'Weapon Worm' Infects Iran Nuke Plant

But out-of-control malware is exacting 'collateral damage' in digital battle
By Mary Papenfuss,  Newser Staff
Posted Sep 27, 2010 2:06 AM CDT
'Weapon Worm' Infects Iran Nuke Plant
The reactor building of the Bushehr nuclear power plant.   (AP Photo/Vahid Salemi)

What may be the world's first major "weapon worm" has already infected workers' personal computers at Iran's Bushehr nuclear facility just weeks before the power station is set to go online, officials have confirmed. Experts believe the damaging Stuxnet worm is the work of engineers so organized and well-funded that the attack was likely launched by an enemy government, notes the Telegraph.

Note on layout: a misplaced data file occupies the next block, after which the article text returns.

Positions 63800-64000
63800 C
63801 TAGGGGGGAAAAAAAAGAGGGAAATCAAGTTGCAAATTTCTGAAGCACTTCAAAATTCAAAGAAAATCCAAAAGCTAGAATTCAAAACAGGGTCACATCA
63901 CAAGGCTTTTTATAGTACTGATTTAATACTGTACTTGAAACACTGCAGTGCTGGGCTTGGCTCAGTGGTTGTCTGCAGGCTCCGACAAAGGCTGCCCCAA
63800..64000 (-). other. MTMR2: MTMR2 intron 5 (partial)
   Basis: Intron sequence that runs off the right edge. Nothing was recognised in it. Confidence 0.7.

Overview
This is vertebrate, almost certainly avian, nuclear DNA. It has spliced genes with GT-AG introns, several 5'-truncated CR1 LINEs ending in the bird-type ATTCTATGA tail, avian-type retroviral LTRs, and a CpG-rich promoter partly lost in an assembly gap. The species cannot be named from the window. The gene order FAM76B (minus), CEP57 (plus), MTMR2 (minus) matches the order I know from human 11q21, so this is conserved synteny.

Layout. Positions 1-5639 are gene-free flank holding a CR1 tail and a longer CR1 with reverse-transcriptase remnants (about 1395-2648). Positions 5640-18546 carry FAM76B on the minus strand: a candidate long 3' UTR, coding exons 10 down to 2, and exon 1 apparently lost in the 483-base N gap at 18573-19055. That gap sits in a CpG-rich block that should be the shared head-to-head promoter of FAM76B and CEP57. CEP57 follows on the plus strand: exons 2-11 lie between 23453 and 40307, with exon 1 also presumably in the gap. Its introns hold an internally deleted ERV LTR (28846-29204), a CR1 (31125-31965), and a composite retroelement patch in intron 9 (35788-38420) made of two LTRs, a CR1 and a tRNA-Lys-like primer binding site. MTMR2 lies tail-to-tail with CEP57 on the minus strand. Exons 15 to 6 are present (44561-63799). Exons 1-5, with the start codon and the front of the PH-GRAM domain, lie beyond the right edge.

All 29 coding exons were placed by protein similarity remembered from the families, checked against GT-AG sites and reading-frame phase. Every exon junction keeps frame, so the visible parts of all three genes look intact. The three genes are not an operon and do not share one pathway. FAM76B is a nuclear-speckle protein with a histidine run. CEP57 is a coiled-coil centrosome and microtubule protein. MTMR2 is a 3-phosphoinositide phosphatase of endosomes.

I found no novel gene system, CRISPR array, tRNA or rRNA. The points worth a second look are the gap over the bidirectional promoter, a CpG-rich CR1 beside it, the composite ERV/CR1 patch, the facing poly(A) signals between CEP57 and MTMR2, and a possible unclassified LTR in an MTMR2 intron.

The rate of infection in Iran is "off the charts," with 60,000 computers believed affected by last month, said one expert. But the malware was wielded so sloppily that's it's turned up in industrial targets all over the world likely not intended, causing "collateral damage" just as in any war, reports the New York Times. The runaway worm is causing panic. “Proliferation is a real problem, and no country is prepared to deal with it,” said a former US national cybersecurity manager. "We have about 90 days to fix this before some hacker begins using it.” An Iranian plant manager said the worm has so far "not caused any damage to major systems." (More Bushehr reactor stories.)

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